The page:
I’ve logged 182W-193W (total range is 174-206W) in Wolf 2 with all settings maxed and using 7.1GB of VRAM at 1080p. Clocks are 1600-1605MHz/1.050v.

    Conversely, Superposition 1080p Extreme pushes Vega to 243W with spikes of 252W at times at only 1575MHz/1.025-1.031v. A lot of fixed function geometry, I think; uses less than 4GB VRAM. Not sure if it’s culling overdrawn primitives either.

    Clearly Vega needs its new hardware features used (RPM, triangle culling/DSBR, deferred rendering/tiling, and an ability to convert fixed-function geometry datasets to NGG/Primitive Shaders on-the-fly - I wonder if that’s even possible), otherwise it’s an upclocked Fiji that drains power.
    Reply
  • Santoval - Wednesday, November 08, 2017 - link

    Are these new Vega hardware features *still* not exposed by the drivers, even after so many driver versions? I am unpleasantly dumbfounded.. Reply
  • mdriftmeyer - Wednesday, November 08, 2017 - link

    It's not a matter of them being exposed in the driver. They are exposed. It's a matter of engines implementing them. Reply
  • Samus - Wednesday, November 08, 2017 - link

    I think the RTG of AMD went into damage control mode when Maxwell launched. That was a real wakeup call and they have never really responded, technologically, instead depending on lower price points to compete in performance (with no real competitive product in the mid-range...until Fury and Vega, both of which couldn't compete at the high end.) The only real market for Radeon products is mining.

    That said, it's hard to ignore the design wins AMD has had with gaming consoles. They have effectively dominated this market segment since the Wii (which, unfortunately compared to the Gamecube, lacked an AMD logo.) The first mainstream console since the Wii to lack AMD graphics is the Switch, which has pretty underwhelming graphics, especially when not docked, and that's going to really hurt it as time goes on.
    Reply
  • vladx - Wednesday, November 08, 2017 - link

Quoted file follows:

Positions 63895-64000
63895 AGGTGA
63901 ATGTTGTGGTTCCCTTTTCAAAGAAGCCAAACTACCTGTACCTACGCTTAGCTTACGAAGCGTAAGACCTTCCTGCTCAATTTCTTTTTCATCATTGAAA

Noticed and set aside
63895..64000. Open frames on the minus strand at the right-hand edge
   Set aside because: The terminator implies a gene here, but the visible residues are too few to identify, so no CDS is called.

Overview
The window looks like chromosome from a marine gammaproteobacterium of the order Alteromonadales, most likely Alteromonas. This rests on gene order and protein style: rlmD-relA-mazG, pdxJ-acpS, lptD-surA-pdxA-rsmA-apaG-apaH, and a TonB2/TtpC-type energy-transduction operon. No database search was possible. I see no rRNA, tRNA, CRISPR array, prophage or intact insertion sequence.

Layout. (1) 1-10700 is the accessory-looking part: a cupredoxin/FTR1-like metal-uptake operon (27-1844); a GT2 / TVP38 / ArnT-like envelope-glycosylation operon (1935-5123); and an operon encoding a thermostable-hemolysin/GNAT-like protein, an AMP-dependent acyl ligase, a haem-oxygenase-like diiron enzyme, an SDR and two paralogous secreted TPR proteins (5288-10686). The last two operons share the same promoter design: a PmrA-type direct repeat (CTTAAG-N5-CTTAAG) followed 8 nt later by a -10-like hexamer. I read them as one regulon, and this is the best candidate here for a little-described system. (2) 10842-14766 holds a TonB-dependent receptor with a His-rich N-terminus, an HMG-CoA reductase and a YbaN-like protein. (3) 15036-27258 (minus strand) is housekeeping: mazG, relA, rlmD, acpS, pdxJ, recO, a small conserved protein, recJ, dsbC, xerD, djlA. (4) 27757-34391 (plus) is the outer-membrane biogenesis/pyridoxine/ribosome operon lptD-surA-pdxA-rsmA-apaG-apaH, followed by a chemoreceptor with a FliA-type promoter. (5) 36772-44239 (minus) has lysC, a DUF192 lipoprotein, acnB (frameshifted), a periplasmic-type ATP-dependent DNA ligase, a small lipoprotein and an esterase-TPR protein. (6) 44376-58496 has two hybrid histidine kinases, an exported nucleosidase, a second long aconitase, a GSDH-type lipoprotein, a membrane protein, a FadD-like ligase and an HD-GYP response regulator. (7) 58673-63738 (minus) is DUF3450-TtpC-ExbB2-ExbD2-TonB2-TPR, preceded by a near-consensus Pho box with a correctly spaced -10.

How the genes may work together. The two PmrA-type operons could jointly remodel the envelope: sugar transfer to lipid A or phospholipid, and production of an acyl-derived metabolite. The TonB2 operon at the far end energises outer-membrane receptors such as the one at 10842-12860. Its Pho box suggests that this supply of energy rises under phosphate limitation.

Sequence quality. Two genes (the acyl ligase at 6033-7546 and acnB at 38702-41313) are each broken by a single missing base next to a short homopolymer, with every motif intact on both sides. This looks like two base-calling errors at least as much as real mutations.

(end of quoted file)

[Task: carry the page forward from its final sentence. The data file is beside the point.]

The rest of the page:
"The first mainstream console since the Wii to lack AMD graphics is the Switch, which has pretty underwhelming graphics, especially when not docked, and that's going to really hurt it as time goes on."

    Not really, Nintendo hasn't banked on high-grade graphics on it's platform for a really long time. I'd say they given up for good on bringing mainstream games to its' platform.
    Reply
  • Cooe - Wednesday, November 08, 2017 - link

    Fiji (Fury, Fury X, Nano) competed with Maxwell 2 just fine. At stock clocks on both cards the Fury X was generally slightly faster at 4K, a wash at 1440p and slower at 1080p. This is still true today, though Fiji's not quite as far behind at the lower resolutions as it used to be. It just wasn't the HBM riding death-blow that AMD (and the fans) had been hoping for. Nvidia launching Big Maxwell 2 into the consumer space with the equally fast 980 Ti right before the Fiji launch really took the wind out of AMD's sails, but that still didn't make Fiji any less competitive with the best Nvidia had to offer. People (and AMD) had just been expecting it would be going up against the 980 at first, where it would have been an utter beat down until Nvidia could respond.

    Vega otoh, is an ENTIRELY different bag of chips. Without it's specific hardware features coded for in software, it could only match Nvidia's X80 series card that was using the regular consumer Pascal silicon already a year old (not weeks as in the 980 Ti vs Fury X case), let alone going toe to toe with Big Pascal (1080 Ti) as Fiji did with Maxwell 2.
    Reply
  • smilingcrow - Wednesday, November 08, 2017 - link

    "It wasn't all that bad really. It was just designed to hit a much lower target, pushing it to the limit is what made it terrible at power efficiency, which happens with literally every chip in existence."

    It hasn't happened with Nvidia for quite a while now so that's no excuse.
    If they only designed it to compete in the mainstream then fair enough and it shows their lack of ambition. But even at that level it's not power efficient.
    Reply
  • Stuka87 - Wednesday, November 08, 2017 - link

    If you downclock Vega to ~1200Mhz it is very efficient. However it is then slower than Pascal, so they upclocked it which moved it out of its efficiency range. Reply